Live vicariously through other people!

Is there a Mosque in your neighborhood? Go visit! Attend a service! Do you see a foreign co-worker who sits alone and eats his/her lunch? Talk to them, get to know them, perhaps they can teach you their language or invite you to meet their family. Are you a Christian? Well, most Koreans are too! Visit a Korean church service and get to know the Korean community in your neighborhood. But, how do we approach foreigners?

It can sometimes be awkward, but with the power of Google, we can overcome such awkwardness through the power of language! By simply learning a few phrases of another language, you can instantly bridge gaps between yourself and foreigners!

I remember working as an office manager for a huge retail chain whereas we frequently has foreign customers. One time an Egyptian man comes through and is very upset that his product failed him in such a short time. He was irate! I asked him to calm down, (which he did), after he got silent, I said, “Shukran” (which means “Thank you” in Arabic). He began to smile, and he said, “You know my language!?”, I responded, “Only a few words”, and I smiled back. The entire tone of the conversation switched from negative to positive. The customer left the store happy and we resolved the situation. Even if we cannot afford or have the opportunity to travel the world, we can live vicariously through the experiences of our foreign neighbors. My Christian friends often remind me of a Bible verse, “Leviticus 19:34” – which commands us to treat foreigners as if they were our own family.

     
 (Venerable Sokham and I during Khmai New Year)

 

Last month, I was invited to attend a New Years party at a Khmer Buddhist Temple. In the Cambodian tradition, the New Year falls in the month of April, not January, as they operate on a different calendar. During this party, I had some interesting conversations with the head monk who goes by the name, “Mr.Sokham” or “Venerable Sokham”. We discussed Khmer Horoscopes, Karma, and other things related to Cambodian cultural norms. Two weeks later, I found myself attending an ordination ceremony of a newly certified monk at a Thai temple.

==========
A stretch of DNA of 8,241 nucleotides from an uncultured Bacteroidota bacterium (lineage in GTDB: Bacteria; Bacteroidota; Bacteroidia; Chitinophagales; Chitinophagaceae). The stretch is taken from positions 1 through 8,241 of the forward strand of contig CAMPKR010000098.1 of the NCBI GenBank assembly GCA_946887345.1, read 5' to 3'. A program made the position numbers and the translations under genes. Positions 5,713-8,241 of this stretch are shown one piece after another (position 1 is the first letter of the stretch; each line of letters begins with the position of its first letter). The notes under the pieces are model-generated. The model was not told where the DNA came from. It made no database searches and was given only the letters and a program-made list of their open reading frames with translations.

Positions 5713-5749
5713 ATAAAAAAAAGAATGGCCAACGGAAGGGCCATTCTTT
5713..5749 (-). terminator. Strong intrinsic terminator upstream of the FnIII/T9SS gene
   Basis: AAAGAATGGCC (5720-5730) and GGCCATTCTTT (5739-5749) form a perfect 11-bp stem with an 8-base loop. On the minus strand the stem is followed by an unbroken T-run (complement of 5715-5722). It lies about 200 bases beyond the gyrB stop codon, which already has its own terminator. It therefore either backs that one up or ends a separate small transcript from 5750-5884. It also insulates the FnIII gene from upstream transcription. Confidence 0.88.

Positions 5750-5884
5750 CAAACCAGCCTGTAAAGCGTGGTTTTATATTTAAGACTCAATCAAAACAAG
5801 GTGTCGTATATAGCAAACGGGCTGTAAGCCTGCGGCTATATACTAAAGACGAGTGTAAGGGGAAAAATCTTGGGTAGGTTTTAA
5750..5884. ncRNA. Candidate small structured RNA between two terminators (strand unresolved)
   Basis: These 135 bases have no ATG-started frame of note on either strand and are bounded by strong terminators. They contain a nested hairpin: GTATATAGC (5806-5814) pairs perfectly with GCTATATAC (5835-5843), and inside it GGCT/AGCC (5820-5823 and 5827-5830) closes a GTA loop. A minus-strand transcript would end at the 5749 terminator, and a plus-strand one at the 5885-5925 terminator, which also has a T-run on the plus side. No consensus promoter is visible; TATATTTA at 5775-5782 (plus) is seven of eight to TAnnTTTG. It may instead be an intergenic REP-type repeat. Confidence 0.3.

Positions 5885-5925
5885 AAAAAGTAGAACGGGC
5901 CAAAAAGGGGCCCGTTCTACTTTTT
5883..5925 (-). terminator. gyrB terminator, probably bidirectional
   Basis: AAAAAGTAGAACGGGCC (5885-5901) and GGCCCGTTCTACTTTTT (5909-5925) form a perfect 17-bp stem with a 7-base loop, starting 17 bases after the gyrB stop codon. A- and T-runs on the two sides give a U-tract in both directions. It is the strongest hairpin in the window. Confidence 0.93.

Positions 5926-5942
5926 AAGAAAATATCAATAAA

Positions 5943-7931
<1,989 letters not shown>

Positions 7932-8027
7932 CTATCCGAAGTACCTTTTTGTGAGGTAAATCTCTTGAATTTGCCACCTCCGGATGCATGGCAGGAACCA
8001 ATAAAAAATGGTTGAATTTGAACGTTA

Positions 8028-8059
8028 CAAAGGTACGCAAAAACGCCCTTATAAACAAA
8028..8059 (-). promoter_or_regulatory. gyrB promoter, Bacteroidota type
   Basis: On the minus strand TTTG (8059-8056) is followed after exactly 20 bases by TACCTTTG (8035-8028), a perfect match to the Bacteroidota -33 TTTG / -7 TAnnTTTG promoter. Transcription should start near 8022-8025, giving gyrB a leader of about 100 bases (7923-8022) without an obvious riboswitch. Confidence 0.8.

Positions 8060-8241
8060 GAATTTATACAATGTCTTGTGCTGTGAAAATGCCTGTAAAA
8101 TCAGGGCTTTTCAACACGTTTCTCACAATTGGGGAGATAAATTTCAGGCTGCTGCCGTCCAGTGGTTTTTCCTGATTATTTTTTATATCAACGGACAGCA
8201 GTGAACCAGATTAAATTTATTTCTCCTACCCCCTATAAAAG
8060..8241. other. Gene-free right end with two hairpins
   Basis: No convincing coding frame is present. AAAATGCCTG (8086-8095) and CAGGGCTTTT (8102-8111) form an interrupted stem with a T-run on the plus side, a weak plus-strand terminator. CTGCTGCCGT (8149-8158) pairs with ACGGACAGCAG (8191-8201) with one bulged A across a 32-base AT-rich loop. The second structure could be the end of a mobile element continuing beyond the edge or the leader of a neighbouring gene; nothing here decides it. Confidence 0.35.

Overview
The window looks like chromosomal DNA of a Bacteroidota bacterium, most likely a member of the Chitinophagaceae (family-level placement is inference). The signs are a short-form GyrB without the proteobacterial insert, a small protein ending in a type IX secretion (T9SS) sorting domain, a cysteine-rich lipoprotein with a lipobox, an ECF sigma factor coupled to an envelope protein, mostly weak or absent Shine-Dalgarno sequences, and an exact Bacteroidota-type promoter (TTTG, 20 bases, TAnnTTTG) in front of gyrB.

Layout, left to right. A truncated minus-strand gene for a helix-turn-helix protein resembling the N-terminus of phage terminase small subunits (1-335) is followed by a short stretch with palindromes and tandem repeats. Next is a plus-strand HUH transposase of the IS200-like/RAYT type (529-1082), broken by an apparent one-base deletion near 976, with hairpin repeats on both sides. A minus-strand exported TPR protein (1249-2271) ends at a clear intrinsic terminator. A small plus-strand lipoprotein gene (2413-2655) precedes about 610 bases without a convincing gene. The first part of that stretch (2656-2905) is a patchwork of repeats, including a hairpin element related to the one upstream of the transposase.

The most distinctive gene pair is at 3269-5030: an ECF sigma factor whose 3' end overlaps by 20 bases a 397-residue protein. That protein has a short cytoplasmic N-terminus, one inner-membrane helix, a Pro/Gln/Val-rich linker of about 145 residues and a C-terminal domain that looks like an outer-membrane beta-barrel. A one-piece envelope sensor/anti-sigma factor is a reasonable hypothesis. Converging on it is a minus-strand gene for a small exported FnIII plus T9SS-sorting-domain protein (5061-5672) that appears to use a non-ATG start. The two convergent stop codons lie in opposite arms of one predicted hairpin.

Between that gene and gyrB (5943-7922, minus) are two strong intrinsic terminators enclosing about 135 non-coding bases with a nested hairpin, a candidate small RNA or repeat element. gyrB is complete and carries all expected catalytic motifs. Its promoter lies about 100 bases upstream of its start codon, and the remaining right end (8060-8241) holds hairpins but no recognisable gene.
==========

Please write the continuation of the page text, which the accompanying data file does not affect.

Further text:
(Thai ordination festival)

During these events, I often have those “eureka” moments. I look around and realize, “Hey! I am the only white guy here!” Foreigners often form close knit groups who have insecurities towards native citizens such as myself. They fear they we look down upon them or we secretly want them to be deported. However, I have learned that once you earn their trust and show an interest in their culture, they will quickly adopt you as if you were an unofficial family member. During my time with Muslim refugees, Cambodian monks, Chinese law students, Hindu Clerics, so and so forth, I have never felt out of place but very welcomed because of these principles.

Our relationship with foreigners only becomes awkward when we approach them in fear. Like animals, we humans also pick up on negative vibes. If you come with arms wide-open, and a mind that extends even further, you will enrich your knowledge of how the world works. When you have an interaction with someone who is from another country, think of it as if you get to travel to their country free of charge! If you want to visit Korea, make friends with a Korean. If you want to visit Brazil, make friends with a Brazilian. If you want to smell the foods of Thailand, become friends with a Thai!

Lastly, after spending time with various different cultures, soon you find your own sense of identity began to change. I used to frequently identify myself as a “German”. And I was proud of my heritage. I still am in many ways. “Danke!” (Thank you in German).

However, after making friends with so many people from around the world, I now identify with my Humanity more than I do with my German ancestry or my American citizenship. Although those things are still very important to my character and function in society, I will never let it outshine my humanity and the qualities that are unable to be differentiated from any other person. Qualities such as compassion, a desire for food, shelter, love, and the universal challenges that face every human being, challenges like finding a job, overcoming health issues, and finding that special someone to share your life with.

At 29 years old, I’ve learned that the culture of man supersedes the culture of a nation. Yet, we cannot understand humanity as a whole until we experience the individual parts that make up that whole. Where I go next is anybody’s guess, but you can bet that it will be an adventure worth mentioning!

NALINI GLOBAL – 2017